Posted by Michael Kenny
on 6 June 2016
The coeducational secondary school, James Sheahan Catholic High School in Orange has continued its proud commitment to the Lasallian charism during a special signing ceremony at an all school assembly, attended by over one thousand students.
School Principal Mark Pauschmann co-signed a Memorandum of Understanding on the Lasallian charism over the next five years, alongside the Executive Director of Catholic Schools in the Bathurst Diocese, Jenny Allen and the Executive Director of the Lasallian Mission Council Merv McCormack.
The De La Salle Brothers first commenced their mission in Orange in 1928 and their initial focus was on providing education to boys in the regional hub in central New South Wales.
The current coeducational school was founded in 1980 and was named after Monsignor James Sheahan who was a revered priest in Orange for nearly 50 years.
The school brought together Santa Maria all girls school, run by the Sisters of Mercy and De La Salle Orange in an alliance which continues under a highly successful dual charism today.
At a whole school assembly, Mr Pauschmann urged the students to reflect upon the great sacrifices made by the pioneering De La Salle Brothers in the region in the 1920s who left an enduring legacy which is still so vibrant nearly a century later.
"We can't afford to become complacent and as students and staff, we have a responsibility to become the modern voice of the De La Salle Brothers and the Mercy Sisters who are not present in our school today", he said.
The Executive Director of the Lasallian Mission Council Merv McCormack shared some insights with the students into the global reach of the Lasallian family and the disadvantage faced by fellow Lasallian schools in Pakistan and Papua New Guinea.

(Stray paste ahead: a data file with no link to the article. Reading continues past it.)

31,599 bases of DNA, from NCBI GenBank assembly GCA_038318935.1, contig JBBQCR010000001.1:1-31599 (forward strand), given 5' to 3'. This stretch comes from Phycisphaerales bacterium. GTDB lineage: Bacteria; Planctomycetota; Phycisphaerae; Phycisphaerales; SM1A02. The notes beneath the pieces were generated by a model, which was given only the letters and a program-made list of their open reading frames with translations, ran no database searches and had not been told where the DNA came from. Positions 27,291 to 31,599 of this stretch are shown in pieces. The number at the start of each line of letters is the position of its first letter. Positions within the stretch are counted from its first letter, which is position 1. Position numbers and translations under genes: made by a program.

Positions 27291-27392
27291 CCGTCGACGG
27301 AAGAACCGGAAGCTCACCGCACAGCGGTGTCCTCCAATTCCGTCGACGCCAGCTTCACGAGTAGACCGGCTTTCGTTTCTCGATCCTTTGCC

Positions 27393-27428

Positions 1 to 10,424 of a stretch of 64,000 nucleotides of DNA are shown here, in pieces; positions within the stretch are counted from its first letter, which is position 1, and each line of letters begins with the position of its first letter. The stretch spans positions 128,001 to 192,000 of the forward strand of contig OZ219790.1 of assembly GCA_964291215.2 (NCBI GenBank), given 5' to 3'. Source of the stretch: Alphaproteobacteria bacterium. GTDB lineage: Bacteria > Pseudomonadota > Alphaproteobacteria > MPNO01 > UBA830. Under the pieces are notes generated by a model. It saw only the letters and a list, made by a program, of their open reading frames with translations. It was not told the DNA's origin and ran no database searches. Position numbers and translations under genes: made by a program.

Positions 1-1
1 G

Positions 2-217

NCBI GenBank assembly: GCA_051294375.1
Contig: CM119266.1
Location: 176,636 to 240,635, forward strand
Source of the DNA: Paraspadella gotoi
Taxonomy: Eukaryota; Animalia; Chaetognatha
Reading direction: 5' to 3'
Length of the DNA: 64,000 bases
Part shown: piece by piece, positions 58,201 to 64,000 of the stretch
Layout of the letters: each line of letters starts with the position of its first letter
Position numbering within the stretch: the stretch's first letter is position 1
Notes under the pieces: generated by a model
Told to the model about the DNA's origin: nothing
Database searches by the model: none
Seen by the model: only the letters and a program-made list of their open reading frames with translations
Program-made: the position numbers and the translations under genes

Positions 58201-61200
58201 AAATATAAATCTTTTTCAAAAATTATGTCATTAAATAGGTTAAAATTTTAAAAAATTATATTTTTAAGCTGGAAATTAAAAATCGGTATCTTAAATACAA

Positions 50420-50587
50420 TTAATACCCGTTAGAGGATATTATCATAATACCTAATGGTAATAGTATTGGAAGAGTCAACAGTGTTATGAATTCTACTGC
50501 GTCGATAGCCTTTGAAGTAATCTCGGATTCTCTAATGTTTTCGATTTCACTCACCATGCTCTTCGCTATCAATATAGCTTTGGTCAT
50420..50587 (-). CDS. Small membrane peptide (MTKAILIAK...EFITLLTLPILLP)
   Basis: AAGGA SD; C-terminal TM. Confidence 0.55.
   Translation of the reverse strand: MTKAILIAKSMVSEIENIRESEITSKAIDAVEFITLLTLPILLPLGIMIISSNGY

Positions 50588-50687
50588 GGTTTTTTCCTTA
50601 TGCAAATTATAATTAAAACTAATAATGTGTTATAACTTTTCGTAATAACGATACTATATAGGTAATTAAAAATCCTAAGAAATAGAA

The Student Representative Council at the school is currently considering a Twinning proposal with a fellow school in Pakistan, La Salle Girls High School in Faisalabad, which needs additional funds for a new computer lab.
The Chief Executive Officer of the Lasallian Foundation, Miranda Chow, told the student leaders about the many day to day struggles faced by teachers in Pakistan who lack adequate classroom resources and have very poor salaries compared with Australian teachers.
James Sheahan Catholic High School has forged strong ties with the Lasallian Foundation over recent years through a highly popular immersion program to Mannar in northern Sri Lanka.
15 Year 11 students are selected each year to volunteer for the program in which they provide invaluable support in schools where many Sri Lankan students are still struggling from the trauma caused by a decades-long civil war in the country.
"The program is so popular that we have put a formal application process in place, including interviews because we only have the resources to send 15 students each year", Mr Pauschmann explains.
"It's been encouraging to see the great fundraising efforts the senior students put into the immersion program, with many taking on part-time jobs to fund their visit to Sri Lanka", he adds.
The Orange school also has a highly effective Positive Behaviour in Learning Program in place which has helped it maintain strong academic standards.
"It's based firmly around the principles of being respectful, being safe and being a learner, rather than upon written rules and consequences for bad behaviour", Mr Pauschmann explains.
The approach is clearly working well with the school enjoying growing enrolments and plans underway to expand its current facilities, especially in music to cope with such strong interest from the local community in Orange.